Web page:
One of the most fundamental characteristics of the mass spectrometer is its ability to determine relative atomic masses from isotopic abundances.


Relative mass
The term relative atomic mass refers to the average mass of an atom of a specific element as compared to the 12 carbon isotope (equal to 12.0000 atomic mass units)
To calculate relative atomic masses from isotopic data you need:
 The relative mass of each isotope
 The percentage abundance of each isotope
With this data, relative mass calculation is a simple affair:
RAM =

(mass of isotope_{1} x % abundance isotope_{1}) + (mass of isotope_{2} x % abundance isotope_{2}) 
100

Example: Boron has two isotopes Boron10 and Boron11 which have relative abundancies of 20% and 80% respectively. In 100 atoms there are 20 Boron atoms with a mass of 10 and 80 Boron atoms with a mass of 11 Total mass of the boron atoms is: (20 x 10) + (80 x 11) = 1080 Therefore the average mass of 1 atom is = 10.80 Boron has a relative atomic mass of 10.80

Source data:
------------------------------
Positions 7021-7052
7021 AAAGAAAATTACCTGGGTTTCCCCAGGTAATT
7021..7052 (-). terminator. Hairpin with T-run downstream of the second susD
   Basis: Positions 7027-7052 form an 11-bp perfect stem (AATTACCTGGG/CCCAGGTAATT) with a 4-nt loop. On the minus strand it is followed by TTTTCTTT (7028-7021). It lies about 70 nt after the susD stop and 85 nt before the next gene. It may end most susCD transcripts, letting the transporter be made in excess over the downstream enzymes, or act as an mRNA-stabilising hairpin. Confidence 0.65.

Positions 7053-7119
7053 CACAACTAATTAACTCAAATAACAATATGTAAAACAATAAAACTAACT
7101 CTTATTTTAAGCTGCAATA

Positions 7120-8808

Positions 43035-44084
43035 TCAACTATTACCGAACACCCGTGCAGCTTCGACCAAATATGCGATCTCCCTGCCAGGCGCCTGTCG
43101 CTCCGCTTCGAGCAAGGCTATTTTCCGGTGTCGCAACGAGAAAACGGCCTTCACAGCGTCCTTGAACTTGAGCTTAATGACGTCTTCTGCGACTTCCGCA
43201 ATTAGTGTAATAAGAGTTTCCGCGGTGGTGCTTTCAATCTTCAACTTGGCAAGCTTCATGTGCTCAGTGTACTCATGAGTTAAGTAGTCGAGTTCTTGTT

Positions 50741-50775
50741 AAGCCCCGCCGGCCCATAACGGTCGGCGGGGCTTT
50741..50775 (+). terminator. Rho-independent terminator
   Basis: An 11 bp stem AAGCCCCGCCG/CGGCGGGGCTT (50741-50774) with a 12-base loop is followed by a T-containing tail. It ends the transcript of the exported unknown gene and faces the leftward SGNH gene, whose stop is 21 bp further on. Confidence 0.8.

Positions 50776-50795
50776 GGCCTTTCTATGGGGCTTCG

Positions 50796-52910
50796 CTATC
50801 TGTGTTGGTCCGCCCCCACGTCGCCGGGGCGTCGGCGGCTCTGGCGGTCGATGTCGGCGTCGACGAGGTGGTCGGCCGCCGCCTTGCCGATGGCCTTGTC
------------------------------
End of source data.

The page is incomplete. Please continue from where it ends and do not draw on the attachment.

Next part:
Mr determination from MS
Here we can see that there are two peaks in the mass spectrum, one at m/e (this means mass to charge ratio) = 20 and the other at m/e = 22. These peaks correspond to the ions produced from the diferent isotopes of Neon. As neon has two common isotopes ^{20}Ne and ^{22}Ne, any naturally occurring sample of neon will contain these two isotopes. The mass spectrum shows that the peaks are in the ratio 10:1 and so there is 10 times as much ^{20}Ne as ^{22}Ne in the sample. From this data the relative atomic mass of neon can be calculated. RAM = [(10 x 20) + (1 x 22)]/11 = 20.2